Scanning Volterra

Scanning Volterra is a collaborative project led by Autodesk and Case Technologies, in partnership with the Volterra-Detroit Foundation. The project consists of on-site workshops and field operations in the ancient city of Volterra, located in the Tuscany region of Italy, the inaugural workshop took place in 2016, and future workshops will be conducted annually with workshop participants from around the world.

The goal of the project was initially conceived to bring professionals from different domain expertise in architecture, engineering, surveying, and archeology to digitally preserve the history of the city of Volterra by documenting sites using sensor technology including photogrammetry and laser scanning. The initiative has since expanded to include research, technology evaluation, academic partnerships, and institutional collaborations. The project aims to capture and digitally preserve the city at 3 different scales, leveraging different technologies at each scale:

Interact directly with the 3D models created of the city on the “3D Models” tab of the web page. If you’re interested in getting involved directly, find out more about how to attend the next workshop in Volterra in the “Workshop” tab.

Volterra was chosen for its rich history, well-preserved sites and artifacts, and eclectic mix of various architectural styles, spanning from Etruscan to Medieval. These variations created an exceptional testbed to examine how advanced sensor technologies including photogrammetry and laser scanning could be applied to digitally document architectural and archaeological sites, buildings, and artifacts throughout the city.

In partnership with technology sponsors 3DR and Faro, the team captured laser scans and photographs that were processed using Autodesk’s ReCap product portfolio to develop 3D laser scans and models. In the windows below, use your mouse (desktop) or your fingers (mobile) to interact directly with the 3D models created. The field operations focused on four main sites in Volterra.

Etruscan Arch (Porto Al’ Arco) - This is the main pedestrian access to into the walled city, and represents the oldest and most important landmark in Volterra. This is the oldest standing Etruscan arch in the world. The romans learned this technique from the Etruscans and later mastered it and took over its proliferation, similar to how the Romans absorbed Etruscan culture as they expanded their empire.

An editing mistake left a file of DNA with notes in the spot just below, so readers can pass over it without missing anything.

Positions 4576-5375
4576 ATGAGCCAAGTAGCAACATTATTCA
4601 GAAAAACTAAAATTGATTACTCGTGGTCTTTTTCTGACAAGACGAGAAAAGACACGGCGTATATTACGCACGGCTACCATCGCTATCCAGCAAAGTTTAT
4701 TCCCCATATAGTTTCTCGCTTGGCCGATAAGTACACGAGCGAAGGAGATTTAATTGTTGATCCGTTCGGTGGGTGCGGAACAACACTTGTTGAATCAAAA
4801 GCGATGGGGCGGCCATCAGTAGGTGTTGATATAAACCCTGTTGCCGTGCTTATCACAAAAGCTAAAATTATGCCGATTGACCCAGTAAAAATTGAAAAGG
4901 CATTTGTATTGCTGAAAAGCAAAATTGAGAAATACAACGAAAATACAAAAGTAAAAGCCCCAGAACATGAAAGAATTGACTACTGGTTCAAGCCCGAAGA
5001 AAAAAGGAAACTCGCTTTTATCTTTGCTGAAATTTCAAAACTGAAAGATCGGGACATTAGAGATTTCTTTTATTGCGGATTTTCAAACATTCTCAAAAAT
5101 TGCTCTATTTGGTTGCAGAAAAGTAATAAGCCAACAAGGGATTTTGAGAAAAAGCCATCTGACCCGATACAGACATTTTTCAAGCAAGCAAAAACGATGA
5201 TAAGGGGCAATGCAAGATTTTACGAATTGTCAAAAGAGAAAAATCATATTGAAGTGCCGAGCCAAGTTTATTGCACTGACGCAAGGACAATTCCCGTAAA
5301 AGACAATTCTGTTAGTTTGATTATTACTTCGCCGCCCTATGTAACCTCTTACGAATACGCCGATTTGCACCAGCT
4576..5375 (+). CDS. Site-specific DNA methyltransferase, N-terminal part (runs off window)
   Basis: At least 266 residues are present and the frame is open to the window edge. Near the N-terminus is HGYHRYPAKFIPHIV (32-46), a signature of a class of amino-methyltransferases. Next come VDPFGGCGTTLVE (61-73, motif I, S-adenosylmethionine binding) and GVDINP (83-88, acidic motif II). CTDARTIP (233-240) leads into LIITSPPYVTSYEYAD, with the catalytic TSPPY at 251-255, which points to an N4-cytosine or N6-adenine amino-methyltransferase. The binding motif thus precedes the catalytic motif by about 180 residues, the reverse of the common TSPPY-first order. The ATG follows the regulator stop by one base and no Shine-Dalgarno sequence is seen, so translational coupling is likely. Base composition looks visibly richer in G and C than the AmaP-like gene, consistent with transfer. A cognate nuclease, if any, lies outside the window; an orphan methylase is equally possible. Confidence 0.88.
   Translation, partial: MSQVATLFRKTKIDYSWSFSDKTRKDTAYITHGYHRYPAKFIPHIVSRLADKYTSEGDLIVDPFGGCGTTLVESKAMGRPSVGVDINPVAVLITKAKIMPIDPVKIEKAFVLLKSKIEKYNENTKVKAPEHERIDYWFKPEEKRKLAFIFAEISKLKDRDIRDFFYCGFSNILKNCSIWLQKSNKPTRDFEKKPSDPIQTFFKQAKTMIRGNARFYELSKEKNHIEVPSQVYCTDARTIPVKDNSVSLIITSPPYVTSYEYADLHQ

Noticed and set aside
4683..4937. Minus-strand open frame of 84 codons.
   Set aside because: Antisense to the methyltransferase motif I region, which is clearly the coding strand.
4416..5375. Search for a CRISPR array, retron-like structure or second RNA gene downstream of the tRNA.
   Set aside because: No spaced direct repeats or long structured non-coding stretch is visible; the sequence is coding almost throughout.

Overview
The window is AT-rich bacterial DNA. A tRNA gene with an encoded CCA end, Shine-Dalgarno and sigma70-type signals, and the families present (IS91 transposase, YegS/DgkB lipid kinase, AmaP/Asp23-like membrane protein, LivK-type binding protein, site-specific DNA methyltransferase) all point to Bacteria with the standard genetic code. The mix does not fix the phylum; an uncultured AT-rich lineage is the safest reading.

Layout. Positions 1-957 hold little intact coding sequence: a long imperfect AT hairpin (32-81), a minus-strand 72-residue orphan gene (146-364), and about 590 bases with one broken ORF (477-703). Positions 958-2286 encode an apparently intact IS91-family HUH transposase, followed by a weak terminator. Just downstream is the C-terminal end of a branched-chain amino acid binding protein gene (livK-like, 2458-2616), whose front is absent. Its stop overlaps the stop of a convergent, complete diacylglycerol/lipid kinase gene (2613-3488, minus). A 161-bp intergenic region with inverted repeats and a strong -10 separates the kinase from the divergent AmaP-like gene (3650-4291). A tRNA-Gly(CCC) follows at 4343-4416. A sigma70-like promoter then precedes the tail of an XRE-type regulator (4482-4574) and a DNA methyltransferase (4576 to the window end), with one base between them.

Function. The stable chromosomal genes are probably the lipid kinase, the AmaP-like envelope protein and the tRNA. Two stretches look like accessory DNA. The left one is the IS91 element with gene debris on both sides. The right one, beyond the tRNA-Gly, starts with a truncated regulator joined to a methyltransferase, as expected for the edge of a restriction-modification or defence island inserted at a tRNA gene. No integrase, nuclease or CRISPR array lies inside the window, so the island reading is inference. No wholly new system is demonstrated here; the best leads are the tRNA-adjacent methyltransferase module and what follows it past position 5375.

Roman Theater (Teatro Romano) - The theater was commissioned in the 1st century BC by a wealthy area family, and excavated in the 1950s. Originally the theater housed 3500 spectators, and now sits fairly well preserved just outside the medieval wall of the city.

For more information on access to full resolution 3D models for academic purposes, contact our team using the information in the “About” tab of the web page.

The inaugural workshop in Volterra brought together a team of professionals with domain expertise in architecture, engineering, surveying, archeology, remote sensing, and archeology. The workshop involves technology instruction, field operations, technology evaluation, and more. The workshop was recognized by the American Institute of Architects with the prestigious AIA (American Institute of Architects) Innovation Award for its ambitious, collaborative approach that leveraged technology applied to multiple domains.

We are currently accepting applications for the 2018 workshop to be held in Volterra, Italy from April 15-29. Participants will have the change to collaborate with professionals from all over the world in a collaborative setting, and will have access to free Autodesk technology to explore how to leverage technologies including photogrammetry, laser scanning, drones, virtual reality, 3D printing, and more.

Find out more information on how to apply at the Volterra-Detroit Foundation website.

The team was honored to receive media coverage in numerous outlets across six countries. Browse links to some of the featured coverage in the links below:

For press inquiries, please contact Autodesk’s project lead, Tristan Randall, at

This project was a collaborative effort that would not have been possible without the contributions of each of the participants.

Project led by:

Tristan Randall, Strategic Projects Executive (

Mark Dietrick, Director of Services (

In partnership with:

Wladek Fuchs, President (

Technology sponsors:

Workshop participants:

Silviu Stoian, The Beck Group

Marc Dubrule, CanFly Drones

Rob Sinclair, Rick Celender and Matt Bainbridge; Civil and Environmental Consultants

Paul Aubin, Paul F Aubin Consulting Services

For press inquiries or questions on academic use, please contact Autodesk’s project lead, Tristan Randall (